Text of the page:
Kyasanur forest disease (KFD), a hemorrhagic fever transmitted by ticks, has established a presence in two additional districts of Karnataka, Hassan and Mysore, according to a recent study conducted by the Indian Council of Medical Research (ICMR) and the National Institute of Virology (NIV). The study, which analyzed clinical samples from 14 districts across the state, identified KFD infections in 13 talukas spread across seven districts.
The confirmation of KFD in Hassan and Mysore districts extends the geographical range of the disease within Karnataka, which has long been considered an endemic region for KFD. The disease, characterized by severe fever, hemorrhages, and neurological manifestations, is primarily transmitted through the bite of infected ticks found in forested areas.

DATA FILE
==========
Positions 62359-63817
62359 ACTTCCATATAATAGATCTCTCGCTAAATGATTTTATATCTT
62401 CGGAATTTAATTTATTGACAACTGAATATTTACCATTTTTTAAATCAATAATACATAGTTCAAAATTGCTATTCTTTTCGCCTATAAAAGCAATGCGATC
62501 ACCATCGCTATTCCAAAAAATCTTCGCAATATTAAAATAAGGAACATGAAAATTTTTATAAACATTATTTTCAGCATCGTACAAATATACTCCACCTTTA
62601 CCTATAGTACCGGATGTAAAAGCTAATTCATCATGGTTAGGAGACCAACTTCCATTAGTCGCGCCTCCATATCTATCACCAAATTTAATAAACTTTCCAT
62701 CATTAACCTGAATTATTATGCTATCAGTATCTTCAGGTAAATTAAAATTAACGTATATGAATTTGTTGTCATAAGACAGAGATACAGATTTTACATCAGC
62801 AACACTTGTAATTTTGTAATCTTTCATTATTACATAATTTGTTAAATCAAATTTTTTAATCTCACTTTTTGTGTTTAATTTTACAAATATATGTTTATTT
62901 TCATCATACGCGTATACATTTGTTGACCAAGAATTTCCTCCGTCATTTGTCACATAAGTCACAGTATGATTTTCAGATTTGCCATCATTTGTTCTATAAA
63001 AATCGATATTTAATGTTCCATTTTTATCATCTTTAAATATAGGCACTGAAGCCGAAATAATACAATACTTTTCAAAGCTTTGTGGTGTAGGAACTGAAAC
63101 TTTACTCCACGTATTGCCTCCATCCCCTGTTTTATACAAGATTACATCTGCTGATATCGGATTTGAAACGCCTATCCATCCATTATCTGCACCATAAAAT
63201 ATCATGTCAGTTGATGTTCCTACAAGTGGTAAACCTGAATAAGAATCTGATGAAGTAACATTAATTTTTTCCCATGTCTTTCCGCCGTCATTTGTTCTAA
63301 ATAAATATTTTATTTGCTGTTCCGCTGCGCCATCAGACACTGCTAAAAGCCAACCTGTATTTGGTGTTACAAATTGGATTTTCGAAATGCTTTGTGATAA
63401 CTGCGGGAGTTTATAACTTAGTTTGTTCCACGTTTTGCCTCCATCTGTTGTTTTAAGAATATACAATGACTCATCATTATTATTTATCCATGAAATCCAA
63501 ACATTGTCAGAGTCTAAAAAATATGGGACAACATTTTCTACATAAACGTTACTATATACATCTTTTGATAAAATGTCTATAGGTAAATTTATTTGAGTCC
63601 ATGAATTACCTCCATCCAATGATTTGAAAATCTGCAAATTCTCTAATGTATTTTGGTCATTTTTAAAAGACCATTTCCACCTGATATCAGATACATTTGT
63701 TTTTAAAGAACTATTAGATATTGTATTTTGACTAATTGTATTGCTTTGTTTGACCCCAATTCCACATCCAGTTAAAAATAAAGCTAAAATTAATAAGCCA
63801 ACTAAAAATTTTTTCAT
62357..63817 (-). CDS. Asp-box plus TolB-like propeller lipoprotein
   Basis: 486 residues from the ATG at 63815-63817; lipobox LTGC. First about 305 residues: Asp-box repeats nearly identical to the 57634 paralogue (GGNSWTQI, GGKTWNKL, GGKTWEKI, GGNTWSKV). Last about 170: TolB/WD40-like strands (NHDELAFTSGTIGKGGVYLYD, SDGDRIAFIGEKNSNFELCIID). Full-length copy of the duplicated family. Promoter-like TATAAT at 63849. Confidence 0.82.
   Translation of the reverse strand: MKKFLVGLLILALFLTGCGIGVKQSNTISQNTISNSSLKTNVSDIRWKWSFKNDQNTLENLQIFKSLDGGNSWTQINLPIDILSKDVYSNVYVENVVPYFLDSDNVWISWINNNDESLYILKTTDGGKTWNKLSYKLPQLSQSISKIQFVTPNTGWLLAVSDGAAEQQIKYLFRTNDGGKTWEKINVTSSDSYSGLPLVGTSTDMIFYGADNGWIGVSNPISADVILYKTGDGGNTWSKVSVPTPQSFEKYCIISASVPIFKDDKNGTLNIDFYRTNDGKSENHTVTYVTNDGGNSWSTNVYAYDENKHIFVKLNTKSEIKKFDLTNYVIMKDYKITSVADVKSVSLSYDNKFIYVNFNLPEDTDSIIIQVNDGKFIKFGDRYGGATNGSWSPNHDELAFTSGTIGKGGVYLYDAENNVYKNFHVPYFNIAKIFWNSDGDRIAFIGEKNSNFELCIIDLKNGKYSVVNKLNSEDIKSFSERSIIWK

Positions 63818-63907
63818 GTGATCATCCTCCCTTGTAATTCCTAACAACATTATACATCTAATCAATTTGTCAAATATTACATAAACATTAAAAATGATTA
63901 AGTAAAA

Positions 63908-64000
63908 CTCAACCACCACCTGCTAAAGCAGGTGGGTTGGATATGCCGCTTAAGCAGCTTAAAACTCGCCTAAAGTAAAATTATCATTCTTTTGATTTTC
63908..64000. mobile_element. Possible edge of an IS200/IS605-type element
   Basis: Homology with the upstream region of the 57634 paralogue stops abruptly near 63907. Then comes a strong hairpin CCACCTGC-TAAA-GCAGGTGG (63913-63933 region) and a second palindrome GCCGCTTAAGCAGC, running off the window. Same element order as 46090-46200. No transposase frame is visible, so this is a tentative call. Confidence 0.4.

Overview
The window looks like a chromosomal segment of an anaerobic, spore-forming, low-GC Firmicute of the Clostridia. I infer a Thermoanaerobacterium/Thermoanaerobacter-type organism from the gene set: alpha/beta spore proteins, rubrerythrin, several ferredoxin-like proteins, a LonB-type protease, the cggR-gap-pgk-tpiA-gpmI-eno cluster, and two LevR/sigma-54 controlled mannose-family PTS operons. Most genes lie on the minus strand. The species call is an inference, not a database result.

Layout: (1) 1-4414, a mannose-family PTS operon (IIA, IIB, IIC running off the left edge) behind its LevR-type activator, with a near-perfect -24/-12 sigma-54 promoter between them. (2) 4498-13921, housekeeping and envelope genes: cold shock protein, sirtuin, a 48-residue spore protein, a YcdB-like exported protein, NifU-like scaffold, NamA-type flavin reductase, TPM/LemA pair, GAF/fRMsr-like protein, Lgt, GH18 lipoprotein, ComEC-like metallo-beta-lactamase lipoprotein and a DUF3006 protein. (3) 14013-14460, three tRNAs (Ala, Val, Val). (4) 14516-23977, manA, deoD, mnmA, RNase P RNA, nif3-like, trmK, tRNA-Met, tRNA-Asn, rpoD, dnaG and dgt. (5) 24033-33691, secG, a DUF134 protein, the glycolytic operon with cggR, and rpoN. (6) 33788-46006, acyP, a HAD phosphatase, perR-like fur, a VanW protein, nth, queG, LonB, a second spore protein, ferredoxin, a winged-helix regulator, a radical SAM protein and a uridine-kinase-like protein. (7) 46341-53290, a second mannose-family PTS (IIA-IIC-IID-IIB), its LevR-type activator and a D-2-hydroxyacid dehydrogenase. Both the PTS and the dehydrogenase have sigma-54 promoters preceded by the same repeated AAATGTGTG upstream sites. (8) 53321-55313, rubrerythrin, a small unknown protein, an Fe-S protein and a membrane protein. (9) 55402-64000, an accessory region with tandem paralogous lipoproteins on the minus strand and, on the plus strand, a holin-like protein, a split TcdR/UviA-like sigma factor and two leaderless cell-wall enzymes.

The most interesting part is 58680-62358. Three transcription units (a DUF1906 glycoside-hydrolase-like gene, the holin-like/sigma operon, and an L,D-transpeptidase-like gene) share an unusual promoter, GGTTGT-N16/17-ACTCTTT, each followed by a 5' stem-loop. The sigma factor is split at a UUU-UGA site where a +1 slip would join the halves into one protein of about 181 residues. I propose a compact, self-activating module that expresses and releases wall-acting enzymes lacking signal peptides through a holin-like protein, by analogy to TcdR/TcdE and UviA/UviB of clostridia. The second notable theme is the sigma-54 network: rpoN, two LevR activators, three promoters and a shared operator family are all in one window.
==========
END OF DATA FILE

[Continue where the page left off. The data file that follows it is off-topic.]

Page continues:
The expansion of KFD into new districts underscores the need for heightened surveillance and preventive measures to combat the disease. Public awareness campaigns, vaccination drives, and effective tick control strategies are crucial to mitigate the risk of KFD transmission and protect the health of vulnerable communities.